The Dark Side of Alchemy

I was blindsided. Though it is clearly my own fault, I guess. For the first few episodes, I had been watching but not giving it my full attention

Fullmetal Alchemist: Brotherhood caught me out big time. I really wasn’t prepared for what would happen in Episode 4. I don’t think I could have been less prepared for it if I’m honest. “What happened?” you ask; I’m not going to tell you as that would spoil it. What I am going to tell you is how I’ve felt about it since finishing “Part 1” (or, the first 13 episodes).

I was blindsided. Though it is clearly my own fault, I guess. For the first few episodes, I had been watching but not giving it my full attention. We’ve all done it. Watched a show while fiddling with our phones only to realise about three quarters of the way in, that we’ve missed something important because we’d been looking at the latest “dank memes” or whatever. Some shows will never get your attention and resign themselves to being on in the background; Others fight to bring you into them. Fullmetal Alchemist: Brotherhood is the latter. So, when FMA:B decided it was going to grab my attention… it didn’t hold back with the punch to the gut it delivered.

Edward Elric

The show is set in an alternate world, similar to our own, in the year 1914. So we’ve got steam trains, basic cars, telephones, wirelesses, Victorian-esque architechture and the like. That forms the backdrop to events. The key difference between the real 1914 and the one in the show is, of course, alchemy. Alchemists in this universe can use their understanding of the make-up of objects to transmute (alter) it and reshape the world around them; from creating weapons or reshaping landscapes they’ve a broad range of things they can do with alchemy. It can be used for healing & mending or, as is often the case, it can be used to destroy and kill. There’s 2 key things about how it works; first is the law of equivalent exchange. You can’t make something out of nothing, something of equal value has to be exchanged. The second is the big taboo, that you can’t conduct human transmutation. After all, what is as valuable as a human life? So far, so simple, right.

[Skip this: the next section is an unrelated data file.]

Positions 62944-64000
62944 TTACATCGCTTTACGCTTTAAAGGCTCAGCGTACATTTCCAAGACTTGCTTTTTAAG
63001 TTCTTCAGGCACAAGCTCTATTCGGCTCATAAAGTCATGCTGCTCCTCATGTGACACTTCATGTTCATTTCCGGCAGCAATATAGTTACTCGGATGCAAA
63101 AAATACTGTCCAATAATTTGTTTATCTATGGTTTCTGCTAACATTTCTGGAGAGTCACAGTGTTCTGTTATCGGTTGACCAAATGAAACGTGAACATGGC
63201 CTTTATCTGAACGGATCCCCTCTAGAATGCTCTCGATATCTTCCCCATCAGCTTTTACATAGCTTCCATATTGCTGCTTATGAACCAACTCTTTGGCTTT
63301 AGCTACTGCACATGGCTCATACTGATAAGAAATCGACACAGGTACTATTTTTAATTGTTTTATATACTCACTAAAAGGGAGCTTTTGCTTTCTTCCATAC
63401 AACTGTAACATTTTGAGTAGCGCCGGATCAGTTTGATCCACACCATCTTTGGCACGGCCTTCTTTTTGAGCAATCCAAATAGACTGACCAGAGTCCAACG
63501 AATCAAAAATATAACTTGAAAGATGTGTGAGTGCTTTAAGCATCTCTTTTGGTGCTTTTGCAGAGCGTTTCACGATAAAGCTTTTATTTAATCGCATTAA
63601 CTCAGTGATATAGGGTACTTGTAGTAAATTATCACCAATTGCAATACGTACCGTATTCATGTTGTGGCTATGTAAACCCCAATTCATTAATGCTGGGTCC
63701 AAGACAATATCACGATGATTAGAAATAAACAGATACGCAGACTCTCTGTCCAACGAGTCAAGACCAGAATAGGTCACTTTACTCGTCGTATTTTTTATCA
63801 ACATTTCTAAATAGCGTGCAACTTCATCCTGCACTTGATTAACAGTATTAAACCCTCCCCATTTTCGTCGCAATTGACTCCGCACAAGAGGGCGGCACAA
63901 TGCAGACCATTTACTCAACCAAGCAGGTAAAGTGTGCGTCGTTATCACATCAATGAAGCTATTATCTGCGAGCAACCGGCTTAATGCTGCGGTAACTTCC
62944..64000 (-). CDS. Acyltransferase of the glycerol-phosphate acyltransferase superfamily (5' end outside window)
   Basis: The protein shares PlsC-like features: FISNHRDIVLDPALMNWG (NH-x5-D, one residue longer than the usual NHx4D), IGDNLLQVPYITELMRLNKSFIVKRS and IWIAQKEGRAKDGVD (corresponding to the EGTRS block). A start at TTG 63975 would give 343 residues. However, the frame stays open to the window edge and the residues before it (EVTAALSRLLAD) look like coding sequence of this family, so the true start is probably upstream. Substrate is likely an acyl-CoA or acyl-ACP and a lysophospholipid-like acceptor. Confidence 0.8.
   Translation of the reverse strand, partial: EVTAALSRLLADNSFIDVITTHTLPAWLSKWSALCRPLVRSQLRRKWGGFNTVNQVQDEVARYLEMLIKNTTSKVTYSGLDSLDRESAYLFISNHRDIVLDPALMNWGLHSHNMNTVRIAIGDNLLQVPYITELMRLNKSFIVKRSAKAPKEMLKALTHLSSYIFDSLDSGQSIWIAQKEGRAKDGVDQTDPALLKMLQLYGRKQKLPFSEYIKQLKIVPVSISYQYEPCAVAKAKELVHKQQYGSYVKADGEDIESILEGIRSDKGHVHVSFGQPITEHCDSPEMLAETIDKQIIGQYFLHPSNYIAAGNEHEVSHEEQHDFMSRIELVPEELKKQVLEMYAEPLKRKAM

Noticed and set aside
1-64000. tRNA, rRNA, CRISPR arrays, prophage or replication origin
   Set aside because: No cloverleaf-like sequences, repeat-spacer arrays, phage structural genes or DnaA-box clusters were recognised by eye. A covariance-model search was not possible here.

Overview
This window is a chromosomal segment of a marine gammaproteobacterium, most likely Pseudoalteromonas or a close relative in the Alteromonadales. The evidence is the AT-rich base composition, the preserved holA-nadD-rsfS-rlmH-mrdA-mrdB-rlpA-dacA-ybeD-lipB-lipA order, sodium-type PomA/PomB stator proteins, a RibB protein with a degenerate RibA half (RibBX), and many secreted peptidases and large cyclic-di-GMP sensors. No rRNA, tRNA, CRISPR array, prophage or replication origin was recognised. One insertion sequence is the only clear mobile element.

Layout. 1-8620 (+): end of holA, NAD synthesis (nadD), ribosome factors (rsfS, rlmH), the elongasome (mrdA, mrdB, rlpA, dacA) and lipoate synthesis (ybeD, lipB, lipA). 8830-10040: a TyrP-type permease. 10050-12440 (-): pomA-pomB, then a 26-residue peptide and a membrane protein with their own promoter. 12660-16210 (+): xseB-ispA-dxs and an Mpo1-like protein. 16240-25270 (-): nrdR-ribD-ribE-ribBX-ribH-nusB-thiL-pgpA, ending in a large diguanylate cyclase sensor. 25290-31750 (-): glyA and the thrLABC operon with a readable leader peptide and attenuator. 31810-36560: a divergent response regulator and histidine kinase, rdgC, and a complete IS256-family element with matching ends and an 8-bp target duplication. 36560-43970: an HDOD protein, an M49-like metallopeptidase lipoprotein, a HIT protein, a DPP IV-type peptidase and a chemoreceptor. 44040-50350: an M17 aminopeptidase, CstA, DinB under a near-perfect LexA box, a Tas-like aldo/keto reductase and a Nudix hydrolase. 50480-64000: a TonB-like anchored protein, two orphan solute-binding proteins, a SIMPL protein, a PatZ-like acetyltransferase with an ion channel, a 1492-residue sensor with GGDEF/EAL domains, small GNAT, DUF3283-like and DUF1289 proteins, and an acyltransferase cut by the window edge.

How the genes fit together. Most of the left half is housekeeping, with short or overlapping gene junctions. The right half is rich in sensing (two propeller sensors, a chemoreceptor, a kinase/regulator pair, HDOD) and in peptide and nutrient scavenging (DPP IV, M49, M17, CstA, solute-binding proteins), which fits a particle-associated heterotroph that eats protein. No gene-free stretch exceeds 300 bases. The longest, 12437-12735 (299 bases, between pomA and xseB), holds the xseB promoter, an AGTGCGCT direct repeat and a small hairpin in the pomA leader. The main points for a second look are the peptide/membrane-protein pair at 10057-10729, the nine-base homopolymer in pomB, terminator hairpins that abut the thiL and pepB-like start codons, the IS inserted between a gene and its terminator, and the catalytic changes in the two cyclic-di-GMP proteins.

The 2 main characters are the Elric brothers. The Fullmetal Alchemist, Edward Elric and his younger brother Alphonse Elric who wanders about in a big suit of armour. Perhaps “in” is the wrong word for it; Alphonse Elric is the suit of armour. The show goes into how that becomes the case, so I won’t go into the details of it here. Suffice to say that FMA:B doesn’t shy away from the serious and dark nature of the events that occur. Where other shows would be tempted to undercut things with a joke, or something more silly, FMA:B gives those things room to breathe. It lingers on them just the right amount to hammer home the feeling it is conveying.

Colonel Roy Mustang

Despite this, the show isn’t dour. It’s not dreary and depressing. It’s actually really enjoyable and funny at times too. A lot of that is down to the characters and their interactions. There’s plenty of comedy moments that come from that aspect of the show, as well as serious moments. They are quite natural without any of the emotional beats, positive or negative, feeling forced. The Elric brothers and their friends, old and new are incredibly interesting and well realised, they make it all feel real which is exactly what the show needs.

I’ve enjoyed my time with it so far and I’m going to continue watching it. I want to see where the Elric brother’s journey takes them.

If you are interested; Fullmetal Alchemist: Brotherhood is on Netflix in the UK.

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Adam is a Writer, Editor & Podcaster here at Out of Lives. He casts a wide net across popular culture with video games & anime, in particular, featuring heavily in his work for the site. Hailing from a town just outside Glasgow, this Scotsman can usually be found roaming the Northern Realms on The Path.
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